Did the Police know who Jack was or was the withdrawal of officers, purely financial?
It has long been debated, that the suspect we know as Jack the Ripper was known to the police and that is why the investigation was concluded so abruptly with regards to officer presence in Whitechapel. It is not my intention to further discuss this on this tread, but to look at another possible solution to this, that of sheer cost.
If we take into consideration other high profile incidents such as Bloody Sunday in November 1887, were 2000 officers were deployed, out of a possible 6000 officers required at any one day to cover general police duties (total force strength of 14,000).
The cost of such an operation, would not be insignificant. Other comments conducted by A Division & H Division during the Fenian bombing campaign again would be draining in both manpower and financial resources
After the Fenian Salford bomb attack, arrangements were made to protect London's major buildings with H Division had 6 Constables in two reliefs guarding the Tower of London and extra precautions were taken at the Royal Mint and the Houses of Parliament by A Division.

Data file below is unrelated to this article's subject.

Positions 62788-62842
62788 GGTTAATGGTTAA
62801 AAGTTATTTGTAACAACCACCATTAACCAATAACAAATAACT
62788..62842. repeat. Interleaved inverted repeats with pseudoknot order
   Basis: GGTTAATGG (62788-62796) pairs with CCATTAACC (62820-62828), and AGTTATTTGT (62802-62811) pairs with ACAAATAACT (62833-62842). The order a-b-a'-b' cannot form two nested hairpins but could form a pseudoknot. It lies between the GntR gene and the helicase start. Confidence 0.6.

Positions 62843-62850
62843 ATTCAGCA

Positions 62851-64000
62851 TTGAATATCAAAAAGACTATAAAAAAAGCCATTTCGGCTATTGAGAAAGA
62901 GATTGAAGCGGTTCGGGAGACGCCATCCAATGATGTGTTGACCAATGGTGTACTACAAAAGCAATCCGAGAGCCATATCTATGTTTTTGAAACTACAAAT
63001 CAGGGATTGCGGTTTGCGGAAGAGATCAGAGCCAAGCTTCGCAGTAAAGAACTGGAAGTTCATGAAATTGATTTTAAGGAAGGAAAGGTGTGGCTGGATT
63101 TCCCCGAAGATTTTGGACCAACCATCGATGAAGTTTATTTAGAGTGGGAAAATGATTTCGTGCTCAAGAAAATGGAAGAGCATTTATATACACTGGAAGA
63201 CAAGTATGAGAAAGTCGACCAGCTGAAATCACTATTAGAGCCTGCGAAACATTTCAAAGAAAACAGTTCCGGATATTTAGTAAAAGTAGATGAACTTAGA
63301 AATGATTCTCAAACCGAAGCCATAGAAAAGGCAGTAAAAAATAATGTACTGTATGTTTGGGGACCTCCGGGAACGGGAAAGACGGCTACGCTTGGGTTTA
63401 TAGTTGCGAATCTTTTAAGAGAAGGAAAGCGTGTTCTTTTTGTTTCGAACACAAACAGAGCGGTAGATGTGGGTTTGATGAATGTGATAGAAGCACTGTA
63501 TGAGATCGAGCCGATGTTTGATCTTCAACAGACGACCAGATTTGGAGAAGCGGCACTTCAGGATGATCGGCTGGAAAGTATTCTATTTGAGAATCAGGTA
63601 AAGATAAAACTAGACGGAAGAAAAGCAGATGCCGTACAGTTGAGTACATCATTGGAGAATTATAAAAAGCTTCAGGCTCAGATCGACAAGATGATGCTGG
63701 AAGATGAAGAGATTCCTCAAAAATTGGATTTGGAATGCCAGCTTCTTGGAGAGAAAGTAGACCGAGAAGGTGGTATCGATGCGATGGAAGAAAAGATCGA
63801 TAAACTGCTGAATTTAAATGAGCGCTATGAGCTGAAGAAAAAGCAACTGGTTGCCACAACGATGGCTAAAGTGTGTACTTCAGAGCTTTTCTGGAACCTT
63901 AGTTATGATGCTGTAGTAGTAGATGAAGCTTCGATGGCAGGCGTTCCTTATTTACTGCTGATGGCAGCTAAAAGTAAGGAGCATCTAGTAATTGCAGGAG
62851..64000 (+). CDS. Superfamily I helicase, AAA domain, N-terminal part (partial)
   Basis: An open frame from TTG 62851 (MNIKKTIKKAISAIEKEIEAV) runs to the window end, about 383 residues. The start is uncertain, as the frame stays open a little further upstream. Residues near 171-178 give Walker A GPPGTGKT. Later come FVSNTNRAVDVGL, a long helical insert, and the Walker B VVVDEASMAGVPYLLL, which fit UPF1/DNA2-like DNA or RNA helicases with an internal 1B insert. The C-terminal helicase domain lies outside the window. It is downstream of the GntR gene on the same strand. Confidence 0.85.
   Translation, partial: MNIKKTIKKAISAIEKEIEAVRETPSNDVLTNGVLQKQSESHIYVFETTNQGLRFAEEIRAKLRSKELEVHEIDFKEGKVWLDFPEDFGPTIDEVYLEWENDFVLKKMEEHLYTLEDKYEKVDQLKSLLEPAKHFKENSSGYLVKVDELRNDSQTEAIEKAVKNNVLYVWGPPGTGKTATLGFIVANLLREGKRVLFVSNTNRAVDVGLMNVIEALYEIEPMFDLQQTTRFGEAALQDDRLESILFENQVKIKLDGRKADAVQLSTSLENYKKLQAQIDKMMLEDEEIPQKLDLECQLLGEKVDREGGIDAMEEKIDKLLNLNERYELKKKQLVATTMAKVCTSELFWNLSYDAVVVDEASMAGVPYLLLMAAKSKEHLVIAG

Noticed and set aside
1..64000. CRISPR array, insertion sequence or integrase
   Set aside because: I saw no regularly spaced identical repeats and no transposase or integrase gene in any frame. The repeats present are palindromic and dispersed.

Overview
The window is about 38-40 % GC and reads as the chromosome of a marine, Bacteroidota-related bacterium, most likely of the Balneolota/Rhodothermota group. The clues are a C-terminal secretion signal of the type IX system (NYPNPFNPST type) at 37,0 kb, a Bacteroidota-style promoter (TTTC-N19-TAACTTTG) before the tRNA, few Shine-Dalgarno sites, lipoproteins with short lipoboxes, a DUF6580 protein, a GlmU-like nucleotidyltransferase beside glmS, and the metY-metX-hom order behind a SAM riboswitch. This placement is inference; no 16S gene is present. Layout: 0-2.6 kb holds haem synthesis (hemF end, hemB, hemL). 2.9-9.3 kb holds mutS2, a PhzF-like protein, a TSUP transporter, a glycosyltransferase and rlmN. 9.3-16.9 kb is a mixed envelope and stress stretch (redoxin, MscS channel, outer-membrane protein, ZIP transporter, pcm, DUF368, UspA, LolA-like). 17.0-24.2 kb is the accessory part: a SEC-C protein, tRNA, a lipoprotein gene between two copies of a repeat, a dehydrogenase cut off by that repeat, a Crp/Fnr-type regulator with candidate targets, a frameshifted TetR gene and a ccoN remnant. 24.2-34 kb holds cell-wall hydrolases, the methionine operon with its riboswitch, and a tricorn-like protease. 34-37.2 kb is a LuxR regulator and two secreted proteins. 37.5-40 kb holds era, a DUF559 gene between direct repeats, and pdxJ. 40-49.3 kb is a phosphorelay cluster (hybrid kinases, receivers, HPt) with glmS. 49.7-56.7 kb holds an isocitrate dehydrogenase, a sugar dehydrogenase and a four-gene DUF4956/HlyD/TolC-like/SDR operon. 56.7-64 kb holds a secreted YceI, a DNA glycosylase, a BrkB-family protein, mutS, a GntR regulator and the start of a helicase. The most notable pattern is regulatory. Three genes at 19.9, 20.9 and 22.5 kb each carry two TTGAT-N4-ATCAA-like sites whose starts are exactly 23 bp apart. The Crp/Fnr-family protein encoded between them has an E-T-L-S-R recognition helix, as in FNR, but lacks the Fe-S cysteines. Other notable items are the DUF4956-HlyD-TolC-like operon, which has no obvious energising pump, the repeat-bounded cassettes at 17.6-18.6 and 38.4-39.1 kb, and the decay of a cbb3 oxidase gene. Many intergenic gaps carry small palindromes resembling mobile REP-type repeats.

Interesting on the subject of A Division on a normal footing Whitehall alone had 102 Constables and 37 Inspectors. In 1883 A Division requested another 27 Inspectors, 50 Sergeants and 500 Constables, the latter to be drawn from men on the waiting list. The Albert Memorial even had it's own guard during the day and night consisting two Constables and three patrols to around it.
By 1885 of the 13,000 Officers in the Metropolitan Police 1,100 were immobilised by anti-Fenian duties. With 18 Inspectors , 41 Sergeants and 971 Constables assigned to protection duties , 23 Constables at Buckingham Palace and 63 at the Royal Parks, 93 on personal protection duty. 87 men protected the homes of parliament 53 on bridge duty, 49 at prisons and 8 on plain clothes park patrols.
A massive undertaking from a none bottomless resourse pit.
Iím in do doubt that such events like a Lord Mayorís show and. Golden Jubilee also put a big dent in the policing budget.
In 1887 H Division had 1 Supt, 30 Insps, 46 Sgts, 473 Constables and J Division had 1 Supt, 38 Insps, 56 Sgts and 522 Constables.